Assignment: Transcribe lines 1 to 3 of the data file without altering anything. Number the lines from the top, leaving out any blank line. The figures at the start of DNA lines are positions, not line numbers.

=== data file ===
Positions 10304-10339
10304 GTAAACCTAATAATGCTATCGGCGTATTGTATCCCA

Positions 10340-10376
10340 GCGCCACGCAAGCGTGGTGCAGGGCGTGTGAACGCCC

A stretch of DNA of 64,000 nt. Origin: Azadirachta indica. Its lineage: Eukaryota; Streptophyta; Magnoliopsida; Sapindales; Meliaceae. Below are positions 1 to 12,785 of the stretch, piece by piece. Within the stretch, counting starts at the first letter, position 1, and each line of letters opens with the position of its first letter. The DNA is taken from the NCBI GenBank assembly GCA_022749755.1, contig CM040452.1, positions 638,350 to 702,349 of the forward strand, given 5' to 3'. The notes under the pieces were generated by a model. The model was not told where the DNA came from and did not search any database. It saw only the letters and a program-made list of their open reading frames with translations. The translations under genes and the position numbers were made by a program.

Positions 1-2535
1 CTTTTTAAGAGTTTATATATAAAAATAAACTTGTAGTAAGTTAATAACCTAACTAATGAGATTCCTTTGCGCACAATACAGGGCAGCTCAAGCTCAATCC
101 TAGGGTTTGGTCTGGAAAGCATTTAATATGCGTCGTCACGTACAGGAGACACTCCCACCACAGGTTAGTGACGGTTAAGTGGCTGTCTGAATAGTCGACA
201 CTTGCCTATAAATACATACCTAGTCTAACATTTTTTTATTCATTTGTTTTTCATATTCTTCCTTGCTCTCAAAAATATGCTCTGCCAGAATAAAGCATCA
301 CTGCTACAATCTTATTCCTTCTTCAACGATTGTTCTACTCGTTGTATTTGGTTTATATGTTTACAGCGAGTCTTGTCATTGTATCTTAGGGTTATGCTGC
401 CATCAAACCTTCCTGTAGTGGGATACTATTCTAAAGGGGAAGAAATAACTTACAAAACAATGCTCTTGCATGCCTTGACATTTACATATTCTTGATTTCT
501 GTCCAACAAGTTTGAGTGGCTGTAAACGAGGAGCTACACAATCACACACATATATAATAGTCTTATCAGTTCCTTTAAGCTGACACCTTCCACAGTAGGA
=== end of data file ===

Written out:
Positions 10304-10339
10304 GTAAACCTAATAATGCTATCGGCGTATTGTATCCCA

Positions 10340-10376